DBAP/ DURHAM—A few days ago, Bulls right fielder Matt Joyce lost a fly ball in the lights, but finally spotted it just in time to make the catch. After the game, he talked about the helpless feeling that overcomes an outfielder when that happens, and he recalled a similar play in the majors last year, when he lost a ball hit by the Twins’ Joe Mauer in the notorious Bermuda Triangle of the Minneapolis Metrodome’s lights and ceiling. He happened to spot it at the very last moment and leaped to spear it for an out. Fortunately, it seems like more often than not, the ball eventually emerges from the white-out and gets caught.
In the fifth inning of last night’s 9-3 loss to the Scranton/Wilkes-Barre Yankees, the Bulls were already in a deep hole, down 7-0. But somehow the game seemed closer than that. Bulls starter Jason Cromer had struggled from the very first batter of the game, getting tagged for three runs in the first inning, but he actually didn’t look all that bad over the next three-plus innings. Although he had trouble hitting his spots, and kept working long at-bats, he might have gotten through the fifth without allowing any more runs to score but for some bad luck and some worse fielding (partly his own). Instead, he gave up an unearned run in the second inning and another in the fourth. But after that, he recovered and retired the next six Yankees. By the end of five innings, he had thrown 99 pitches, and it was the perfect time for Charlie Montoyo to take him out of the game.
But it was quite obvious that Cromer was staying in. Why? Because the Durham bullpen is once again ragged with overuse, and Montoyo has been forced to ride his starters a little longer than usual. On Friday night, Montoyo felt compelled to leave Andy Sonnanstine on the mound to get battered for 11 hits and seven runs in five innings. The next night, he left Jeremy Hellickson in for an extra couple of batters in another bullpen-preservation attempt, and it cost Hellickson a run when he allowed a home run to John Rodriguez. Then, on Sunday, Carlos Hernandez missed his second straight start with a wrist injury, and Montoyo had to call on reliever Joe Bateman for a 54-pitch, 3 1/3-inning spot start; after Bateman, three other relievers burned up ample pitches to close out the game.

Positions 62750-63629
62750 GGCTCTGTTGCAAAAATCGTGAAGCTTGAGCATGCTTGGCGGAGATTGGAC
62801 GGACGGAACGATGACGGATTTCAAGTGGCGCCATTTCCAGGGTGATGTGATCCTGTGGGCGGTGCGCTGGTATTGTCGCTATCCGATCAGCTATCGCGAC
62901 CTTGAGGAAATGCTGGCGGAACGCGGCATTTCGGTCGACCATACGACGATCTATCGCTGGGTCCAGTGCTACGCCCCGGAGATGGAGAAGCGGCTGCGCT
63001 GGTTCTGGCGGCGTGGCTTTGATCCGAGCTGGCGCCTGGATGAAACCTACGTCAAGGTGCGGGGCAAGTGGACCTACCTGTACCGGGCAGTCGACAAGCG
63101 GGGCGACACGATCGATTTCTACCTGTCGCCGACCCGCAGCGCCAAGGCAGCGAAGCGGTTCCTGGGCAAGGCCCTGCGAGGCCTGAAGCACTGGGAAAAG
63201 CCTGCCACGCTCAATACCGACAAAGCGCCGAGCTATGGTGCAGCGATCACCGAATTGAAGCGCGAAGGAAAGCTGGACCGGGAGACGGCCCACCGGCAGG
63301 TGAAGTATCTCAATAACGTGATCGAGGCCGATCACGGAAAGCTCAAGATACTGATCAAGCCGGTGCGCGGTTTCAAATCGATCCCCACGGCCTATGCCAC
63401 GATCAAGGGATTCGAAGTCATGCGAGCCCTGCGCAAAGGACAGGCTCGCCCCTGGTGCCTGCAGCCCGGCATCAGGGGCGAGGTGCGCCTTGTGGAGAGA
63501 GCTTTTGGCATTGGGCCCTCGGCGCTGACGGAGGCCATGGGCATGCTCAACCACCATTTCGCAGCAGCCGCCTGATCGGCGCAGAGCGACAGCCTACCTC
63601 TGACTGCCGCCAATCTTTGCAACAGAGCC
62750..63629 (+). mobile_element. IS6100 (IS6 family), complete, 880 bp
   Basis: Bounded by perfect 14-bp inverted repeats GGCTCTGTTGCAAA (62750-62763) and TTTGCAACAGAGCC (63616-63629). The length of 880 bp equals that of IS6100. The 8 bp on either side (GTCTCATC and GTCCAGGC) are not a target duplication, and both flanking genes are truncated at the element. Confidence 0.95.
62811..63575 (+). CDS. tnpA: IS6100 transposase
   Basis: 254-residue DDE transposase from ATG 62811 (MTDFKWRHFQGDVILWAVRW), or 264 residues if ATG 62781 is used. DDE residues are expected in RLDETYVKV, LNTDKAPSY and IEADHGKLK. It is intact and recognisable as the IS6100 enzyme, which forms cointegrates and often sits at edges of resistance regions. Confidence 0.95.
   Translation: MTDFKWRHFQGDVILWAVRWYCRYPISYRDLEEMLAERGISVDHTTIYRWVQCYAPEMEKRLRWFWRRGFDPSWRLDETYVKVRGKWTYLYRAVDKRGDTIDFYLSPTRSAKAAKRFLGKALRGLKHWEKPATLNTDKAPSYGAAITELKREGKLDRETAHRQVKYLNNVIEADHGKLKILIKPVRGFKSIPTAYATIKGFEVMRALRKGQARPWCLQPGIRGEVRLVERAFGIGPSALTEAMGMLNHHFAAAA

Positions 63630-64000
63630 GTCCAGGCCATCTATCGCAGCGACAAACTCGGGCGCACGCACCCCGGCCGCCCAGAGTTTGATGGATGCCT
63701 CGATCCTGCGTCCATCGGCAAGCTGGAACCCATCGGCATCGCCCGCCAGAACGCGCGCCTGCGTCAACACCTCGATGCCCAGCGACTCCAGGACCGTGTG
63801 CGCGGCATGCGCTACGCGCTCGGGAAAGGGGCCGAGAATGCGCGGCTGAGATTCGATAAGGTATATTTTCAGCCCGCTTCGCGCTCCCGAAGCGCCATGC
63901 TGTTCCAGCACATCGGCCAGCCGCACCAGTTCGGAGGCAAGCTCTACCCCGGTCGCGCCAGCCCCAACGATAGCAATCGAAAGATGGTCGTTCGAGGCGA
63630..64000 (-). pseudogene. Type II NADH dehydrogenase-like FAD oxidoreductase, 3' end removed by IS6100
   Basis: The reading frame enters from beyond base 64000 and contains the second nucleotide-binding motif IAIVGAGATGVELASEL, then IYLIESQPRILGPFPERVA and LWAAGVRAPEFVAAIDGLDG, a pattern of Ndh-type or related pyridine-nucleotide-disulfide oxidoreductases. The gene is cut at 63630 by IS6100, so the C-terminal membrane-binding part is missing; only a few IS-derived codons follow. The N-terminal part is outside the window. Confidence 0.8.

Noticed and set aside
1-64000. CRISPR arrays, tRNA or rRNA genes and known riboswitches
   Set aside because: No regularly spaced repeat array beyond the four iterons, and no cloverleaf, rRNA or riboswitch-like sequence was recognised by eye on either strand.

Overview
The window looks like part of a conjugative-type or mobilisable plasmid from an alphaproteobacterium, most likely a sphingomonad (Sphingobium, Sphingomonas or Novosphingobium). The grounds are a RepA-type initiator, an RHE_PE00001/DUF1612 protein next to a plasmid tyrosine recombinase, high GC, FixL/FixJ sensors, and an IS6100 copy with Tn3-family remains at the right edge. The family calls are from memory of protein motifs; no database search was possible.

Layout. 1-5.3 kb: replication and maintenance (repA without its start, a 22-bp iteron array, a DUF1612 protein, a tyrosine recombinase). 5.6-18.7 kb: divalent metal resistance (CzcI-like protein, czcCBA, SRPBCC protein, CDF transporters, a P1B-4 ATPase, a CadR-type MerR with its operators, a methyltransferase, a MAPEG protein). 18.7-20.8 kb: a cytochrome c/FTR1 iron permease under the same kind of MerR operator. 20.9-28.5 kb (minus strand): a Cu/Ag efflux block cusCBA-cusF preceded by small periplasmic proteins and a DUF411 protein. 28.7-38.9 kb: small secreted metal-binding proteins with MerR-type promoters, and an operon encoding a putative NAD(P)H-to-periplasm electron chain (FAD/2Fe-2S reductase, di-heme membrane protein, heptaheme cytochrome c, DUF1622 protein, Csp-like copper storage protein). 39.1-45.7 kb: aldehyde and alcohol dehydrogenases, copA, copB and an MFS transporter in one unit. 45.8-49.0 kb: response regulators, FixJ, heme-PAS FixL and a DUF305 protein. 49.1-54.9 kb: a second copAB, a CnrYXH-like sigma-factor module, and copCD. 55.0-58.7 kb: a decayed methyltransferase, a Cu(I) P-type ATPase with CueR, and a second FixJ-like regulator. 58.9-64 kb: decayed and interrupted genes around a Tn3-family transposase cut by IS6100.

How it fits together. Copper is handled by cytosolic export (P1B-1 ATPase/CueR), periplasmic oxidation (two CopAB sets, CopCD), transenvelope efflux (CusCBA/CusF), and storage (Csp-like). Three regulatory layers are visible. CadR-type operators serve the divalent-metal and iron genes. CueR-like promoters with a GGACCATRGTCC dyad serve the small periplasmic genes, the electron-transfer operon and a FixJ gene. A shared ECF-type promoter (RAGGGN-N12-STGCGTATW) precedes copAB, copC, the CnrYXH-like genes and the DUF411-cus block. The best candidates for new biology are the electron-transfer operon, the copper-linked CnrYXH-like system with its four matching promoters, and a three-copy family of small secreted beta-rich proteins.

So when Cromer ran into immediate first-inning trouble last night, we in the press box were already wondering aloud how Montoyo would manage his pitching staff for the rest of the evening. It was clear that Jason Childers, Julio DePaula and Dale Thayer were available, but I felt compelled to add that if the game got out of hand, we’d see Craig Albernaz, the Bulls’ little-used fourth(!)-string catcher. Montoyo had revealed in a side comment a few nights ago that Albernaz might have to do some mop-up work in support of the short-handed bullpen (Jeff Bennett, recently demoted from Tampa, hasn’t arrived in Durham yet); and although he said that with a a smirk on his face, I could tell that what he didn’t want to have to admit was that he wasn’t really kidding.
So: Cromer takes the mound again in the top of the sixth on Monday, trailing 5-0, and I’m thinking, uh-oh.
What I couldn’t have known was that I should perhaps have been thinking uh-oh on someone else’s behalf.
Cromer allows singles to the first two men he faces, and Montoyo still doesn’t take him out. It’s clear that he’s going to squeeze every last allowable pitch he can out of the big lefty. Cromer falls behind Colin Curtis, 2-0, but then Curtis grounds out, advancing the runners to second and third. Now Montoyo pulls Cromer, just before Cromer can get to the maximum 110 pitches. His night ends at 108.
Julio DePaula enters the game, and Austin Jackson smacks his first pitch into left field for a two-run single. 7-0. Then DePaula walks Shelley Duncan.
The game should seem like it’s over now, but oddly, it doesn’t. Although the Bulls have been blanked by Scranton starter Josh Towers—yet another major-league retread the Yankees are kicking—Towers hasn’t been anything like brilliant. He’s given up a bunch of loud outs, including a pair of hard-hit balls that would have scored runs but instead went right at fielders and ended a pair of rallies. Through four innings—the last of which ended with Ray Olmedo flying out to the right-field wall, he hasn’t made the Bulls look confused or off-balance. It seems only a matter of time before they solve him.